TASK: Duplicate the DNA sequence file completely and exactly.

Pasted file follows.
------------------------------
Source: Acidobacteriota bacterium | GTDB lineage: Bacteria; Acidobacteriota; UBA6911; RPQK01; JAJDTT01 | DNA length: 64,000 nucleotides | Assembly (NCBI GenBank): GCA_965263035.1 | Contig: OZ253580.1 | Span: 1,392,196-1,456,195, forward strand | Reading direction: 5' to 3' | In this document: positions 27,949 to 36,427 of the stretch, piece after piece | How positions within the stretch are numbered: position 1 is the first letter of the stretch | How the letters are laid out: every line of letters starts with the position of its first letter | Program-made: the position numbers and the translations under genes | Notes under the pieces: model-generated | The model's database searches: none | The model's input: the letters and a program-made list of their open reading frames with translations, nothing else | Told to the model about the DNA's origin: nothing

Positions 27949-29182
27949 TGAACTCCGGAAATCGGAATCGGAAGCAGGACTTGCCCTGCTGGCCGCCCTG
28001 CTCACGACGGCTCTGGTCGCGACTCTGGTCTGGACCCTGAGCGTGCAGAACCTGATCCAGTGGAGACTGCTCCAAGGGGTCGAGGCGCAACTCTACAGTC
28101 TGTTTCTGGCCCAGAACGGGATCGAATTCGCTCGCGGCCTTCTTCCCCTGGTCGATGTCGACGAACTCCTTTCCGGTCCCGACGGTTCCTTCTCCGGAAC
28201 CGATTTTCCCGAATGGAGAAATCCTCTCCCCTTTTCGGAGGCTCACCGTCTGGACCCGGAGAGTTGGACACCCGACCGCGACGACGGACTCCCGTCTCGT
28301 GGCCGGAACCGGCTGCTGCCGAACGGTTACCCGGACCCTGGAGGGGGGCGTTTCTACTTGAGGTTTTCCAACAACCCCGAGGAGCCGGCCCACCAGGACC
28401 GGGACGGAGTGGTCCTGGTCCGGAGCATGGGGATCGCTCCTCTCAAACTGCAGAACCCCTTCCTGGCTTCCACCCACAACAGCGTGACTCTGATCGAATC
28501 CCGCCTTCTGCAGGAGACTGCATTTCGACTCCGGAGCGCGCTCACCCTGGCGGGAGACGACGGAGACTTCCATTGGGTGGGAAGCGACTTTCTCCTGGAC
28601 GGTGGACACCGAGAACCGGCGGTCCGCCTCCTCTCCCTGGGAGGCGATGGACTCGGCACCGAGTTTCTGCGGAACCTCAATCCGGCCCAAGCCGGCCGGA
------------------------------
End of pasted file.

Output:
Source: Acidobacteriota bacterium | GTDB lineage: Bacteria; Acidobacteriota; UBA6911; RPQK01; JAJDTT01 | DNA length: 64,000 nucleotides | Assembly (NCBI GenBank): GCA_965263035.1 | Contig: OZ253580.1 | Span: 1,392,196-1,456,195, forward strand | Reading direction: 5' to 3' | In this document: positions 27,949 to 36,427 of the stretch, piece after piece | How positions within the stretch are numbered: position 1 is the first letter of the stretch | How the letters are laid out: every line of letters starts with the position of its first letter | Program-made: the position numbers and the translations under genes | Notes under the pieces: model-generated | The model's database searches: none | The model's input: the letters and a program-made list of their open reading frames with translations, nothing else | Told to the model about the DNA's origin: nothing

Positions 27949-29182
27949 TGAACTCCGGAAATCGGAATCGGAAGCAGGACTTGCCCTGCTGGCCGCCCTG
28001 CTCACGACGGCTCTGGTCGCGACTCTGGTCTGGACCCTGAGCGTGCAGAACCTGATCCAGTGGAGACTGCTCCAAGGGGTCGAGGCGCAACTCTACAGTC
28101 TGTTTCTGGCCCAGAACGGGATCGAATTCGCTCGCGGCCTTCTTCCCCTGGTCGATGTCGACGAACTCCTTTCCGGTCCCGACGGTTCCTTCTCCGGAAC
28201 CGATTTTCCCGAATGGAGAAATCCTCTCCCCTTTTCGGAGGCTCACCGTCTGGACCCGGAGAGTTGGACACCCGACCGCGACGACGGACTCCCGTCTCGT
28301 GGCCGGAACCGGCTGCTGCCGAACGGTTACCCGGACCCTGGAGGGGGGCGTTTCTACTTGAGGTTTTCCAACAACCCCGAGGAGCCGGCCCACCAGGACC
28401 GGGACGGAGTGGTCCTGGTCCGGAGCATGGGGATCGCTCCTCTCAAACTGCAGAACCCCTTCCTGGCTTCCACCCACAACAGCGTGACTCTGATCGAATC
28501 CCGCCTTCTGCAGGAGACTGCATTTCGACTCCGGAGCGCGCTCACCCTGGCGGGAGACGACGGAGACTTCCATTGGGTGGGAAGCGACTTTCTCCTGGAC
28601 GGTGGACACCGAGAACCGGCGGTCCGCCTCCTCTCCCTGGGAGGCGATGGACTCGGCACCGAGTTTCTGCGGAACCTCAATCCGGCCCAAGCCGGCCGGA